When you become a master observer in this way, as Peyton is, constantly seeking to figure things out, you’re able to gather so much super valuable “data” that will help you be a better leader for your team.

6. Build Relationships and Instill Trust

“Trust does not come from the position occupied by the leader. It is earned by example and over time.”

Oooo. That’s a tweet-able. Tweet tweet.

Building relationships and instilling trust is the foundation of all the work you do in classrooms and with teachers. Without it, you don’t have much.

So, what do you think – are you one of the Game Changers in your school?

Let me know which of these traits really hits home with you in the comments below.

For me…I’m not sure I’m Peyton Manning status yet, but I’m going to keep working at it.


And you better know I’ll be rocking my Peyton Manning jersey at school today, and also screaming loudly for a Broncos victory this weekend.

Go Broncos!!




P.S. If you thought this post was fun to read, and others might enjoy reading it as well, I would really appreciate it if you shared it with your friends using the buttons below. Thanks!

P.P.S If you don’t like Peyton Manning or the Broncos…say what??!! But ok, fine. We can still be friends. Maybe just not this weekend :)

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13 Responses to “What Coaches and Teachers Can Learn from Peyton Manning”

  1. Iris October 30, 2015 at 9:10 am #

    This email could not have arrived at a better time for me. This has been the most uncomfortable week that I have had as a coach–I will not complain or wonder why things are happening as they are, I will thrive! Thanks for your words of encouragement and inspiration. Many Blessings!

    • Kristin Houser November 1, 2015 at 10:04 am #

      Hi Iris! I’m glad this post helped you see your “uncomfortable” week a bit differently :) Good for you!

  2. Jill October 30, 2015 at 9:28 am #

    LOVED this post!!! I am a Wisconsinite and a Packer fan. My significant other is from Indiana, he is a Colts and die hard Manning fan. We now cheer on the Colts, Packers and Broncos. This weekend will be great no matter who wins in our house. I really liked this quote… “As soon as someone stops wanting to be coached, taught or mentored they are in trouble. The landscape of the sports field changes, just as the landscape of your business. Coaching keeps you on the top of your game.”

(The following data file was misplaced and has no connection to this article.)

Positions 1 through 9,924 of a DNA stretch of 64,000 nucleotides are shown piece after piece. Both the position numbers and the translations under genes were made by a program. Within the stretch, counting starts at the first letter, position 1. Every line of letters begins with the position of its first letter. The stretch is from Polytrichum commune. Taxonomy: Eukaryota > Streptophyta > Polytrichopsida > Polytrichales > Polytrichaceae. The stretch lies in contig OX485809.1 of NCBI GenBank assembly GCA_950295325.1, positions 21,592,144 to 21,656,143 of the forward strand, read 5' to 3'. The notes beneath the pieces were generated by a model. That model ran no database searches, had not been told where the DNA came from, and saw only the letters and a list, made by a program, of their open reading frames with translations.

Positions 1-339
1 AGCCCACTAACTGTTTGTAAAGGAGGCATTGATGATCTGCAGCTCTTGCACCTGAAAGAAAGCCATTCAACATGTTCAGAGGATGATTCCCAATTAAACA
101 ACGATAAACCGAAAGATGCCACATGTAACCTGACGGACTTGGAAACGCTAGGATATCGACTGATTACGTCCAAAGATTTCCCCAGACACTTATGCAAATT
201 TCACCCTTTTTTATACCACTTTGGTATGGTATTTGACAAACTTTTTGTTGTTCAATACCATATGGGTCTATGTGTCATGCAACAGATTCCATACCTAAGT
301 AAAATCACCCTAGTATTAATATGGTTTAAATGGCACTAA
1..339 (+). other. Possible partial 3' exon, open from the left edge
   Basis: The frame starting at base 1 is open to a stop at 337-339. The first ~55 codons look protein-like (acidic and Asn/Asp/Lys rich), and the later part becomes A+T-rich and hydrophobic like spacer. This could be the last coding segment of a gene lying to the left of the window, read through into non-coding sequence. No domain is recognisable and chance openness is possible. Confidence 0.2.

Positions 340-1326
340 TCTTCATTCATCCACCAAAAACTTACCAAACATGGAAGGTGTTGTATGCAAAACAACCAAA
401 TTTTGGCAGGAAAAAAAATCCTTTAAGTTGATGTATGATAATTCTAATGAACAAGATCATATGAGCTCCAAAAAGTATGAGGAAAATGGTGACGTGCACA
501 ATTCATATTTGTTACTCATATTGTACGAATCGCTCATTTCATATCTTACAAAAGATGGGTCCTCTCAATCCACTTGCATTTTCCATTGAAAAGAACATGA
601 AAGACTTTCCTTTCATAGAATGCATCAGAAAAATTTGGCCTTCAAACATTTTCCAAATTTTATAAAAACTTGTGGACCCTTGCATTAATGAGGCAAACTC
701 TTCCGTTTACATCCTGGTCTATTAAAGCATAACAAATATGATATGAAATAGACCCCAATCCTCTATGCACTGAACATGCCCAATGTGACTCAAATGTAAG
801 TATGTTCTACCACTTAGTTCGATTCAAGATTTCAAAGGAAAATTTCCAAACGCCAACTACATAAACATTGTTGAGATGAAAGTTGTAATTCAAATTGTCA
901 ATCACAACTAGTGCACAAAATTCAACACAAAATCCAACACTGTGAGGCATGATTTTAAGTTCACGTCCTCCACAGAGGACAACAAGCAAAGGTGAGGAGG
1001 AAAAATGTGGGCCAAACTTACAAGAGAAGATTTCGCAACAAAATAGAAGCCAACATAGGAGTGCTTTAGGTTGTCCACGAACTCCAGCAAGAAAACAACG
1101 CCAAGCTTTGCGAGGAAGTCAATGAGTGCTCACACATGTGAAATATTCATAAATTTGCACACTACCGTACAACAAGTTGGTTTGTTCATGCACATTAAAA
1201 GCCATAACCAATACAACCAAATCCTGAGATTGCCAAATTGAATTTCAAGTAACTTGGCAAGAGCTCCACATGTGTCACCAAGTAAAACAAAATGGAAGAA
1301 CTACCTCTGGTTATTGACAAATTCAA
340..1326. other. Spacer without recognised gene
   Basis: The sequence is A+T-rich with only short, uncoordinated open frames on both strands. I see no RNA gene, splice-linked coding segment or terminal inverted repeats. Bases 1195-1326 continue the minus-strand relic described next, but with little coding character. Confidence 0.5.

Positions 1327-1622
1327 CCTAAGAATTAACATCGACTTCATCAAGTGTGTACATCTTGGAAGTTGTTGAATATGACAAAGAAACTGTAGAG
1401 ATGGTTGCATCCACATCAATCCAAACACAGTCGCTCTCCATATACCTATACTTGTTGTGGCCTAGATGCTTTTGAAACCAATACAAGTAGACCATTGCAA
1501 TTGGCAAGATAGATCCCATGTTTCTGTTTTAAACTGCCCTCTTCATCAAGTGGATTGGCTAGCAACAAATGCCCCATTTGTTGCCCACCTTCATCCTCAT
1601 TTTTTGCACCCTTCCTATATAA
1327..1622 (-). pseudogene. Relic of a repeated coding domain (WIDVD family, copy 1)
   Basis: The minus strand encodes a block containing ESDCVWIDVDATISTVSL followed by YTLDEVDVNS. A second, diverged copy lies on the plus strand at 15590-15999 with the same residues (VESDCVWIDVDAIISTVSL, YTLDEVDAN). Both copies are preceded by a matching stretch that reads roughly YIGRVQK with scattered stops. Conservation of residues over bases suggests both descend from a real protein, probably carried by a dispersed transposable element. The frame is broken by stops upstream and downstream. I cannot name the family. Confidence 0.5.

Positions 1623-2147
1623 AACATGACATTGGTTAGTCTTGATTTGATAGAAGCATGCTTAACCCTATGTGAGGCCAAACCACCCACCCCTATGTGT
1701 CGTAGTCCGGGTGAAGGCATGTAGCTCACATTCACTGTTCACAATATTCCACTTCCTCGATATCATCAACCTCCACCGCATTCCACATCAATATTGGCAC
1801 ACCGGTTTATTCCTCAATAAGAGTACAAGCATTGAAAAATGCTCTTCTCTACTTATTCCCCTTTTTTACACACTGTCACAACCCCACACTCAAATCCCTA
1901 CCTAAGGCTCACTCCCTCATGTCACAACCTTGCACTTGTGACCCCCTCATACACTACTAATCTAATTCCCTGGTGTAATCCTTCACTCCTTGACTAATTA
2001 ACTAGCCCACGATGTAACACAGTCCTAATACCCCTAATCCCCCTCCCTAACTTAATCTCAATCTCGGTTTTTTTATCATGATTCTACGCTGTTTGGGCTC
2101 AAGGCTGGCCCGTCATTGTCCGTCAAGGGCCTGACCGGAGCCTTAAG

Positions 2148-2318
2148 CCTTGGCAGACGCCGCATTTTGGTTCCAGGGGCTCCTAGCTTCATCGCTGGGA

And will be using it in some upcoming professional growth/development.

    • Kristin Houser November 1, 2015 at 10:05 am #

      Thanks Jill! It sounds like it’s going to be a fun night in your house tonight :) I’m still crossing my fingers tight for a Broncos victory. Thanks for being a part of the MsHouser community.

  3. Aimee Bartis October 30, 2015 at 10:37 am #

    Excellent post!! I love Peyton and I love the points you made! Peyton’s quote about coaching is going on my email signature

  4. Molly Pace October 30, 2015 at 1:46 pm #

    I love this post! Very inspiring. Thank you.

  5. Stephanie October 31, 2015 at 7:00 am #

    This is an AMAZING post and it came right on time! Thank you so much for sharing. I am going to pass it along to several of my friends who are coaches too. We are all dealing with the fact that we have to get comfortable being uncomfortable everyday.

    • Kristin Houser November 1, 2015 at 10:06 am #

      Thanks Stephanie, and thanks so much for spreading the word to your coaching buddies! I know, the being uncomfortable one is the toughest one for me too :)

  6. Traci October 31, 2015 at 2:22 pm #

    Really great thoughts and quotes for my work this year.
    Just wondering, did I miss where number 4 is?

    • Kristin Houser November 1, 2015 at 10:07 am #

      Thanks Traci! Good catch…I misnumbered, but fixed it. Thanks!

  7. Kristin Chesterman November 2, 2015 at 6:25 am #

    Being from Indiana, I’m still mourning that Peyton is not a Colt anymore, but I highly respect him as both a player and a person! Couldn’t have picked a better example for all of us as coaches to follow…LOVED everything about this post! Thanks for sharing!

  8. Rebecca November 22, 2015 at 7:15 pm #

    Oh my goodness. I LOVE this post! Definitely sharing it. :)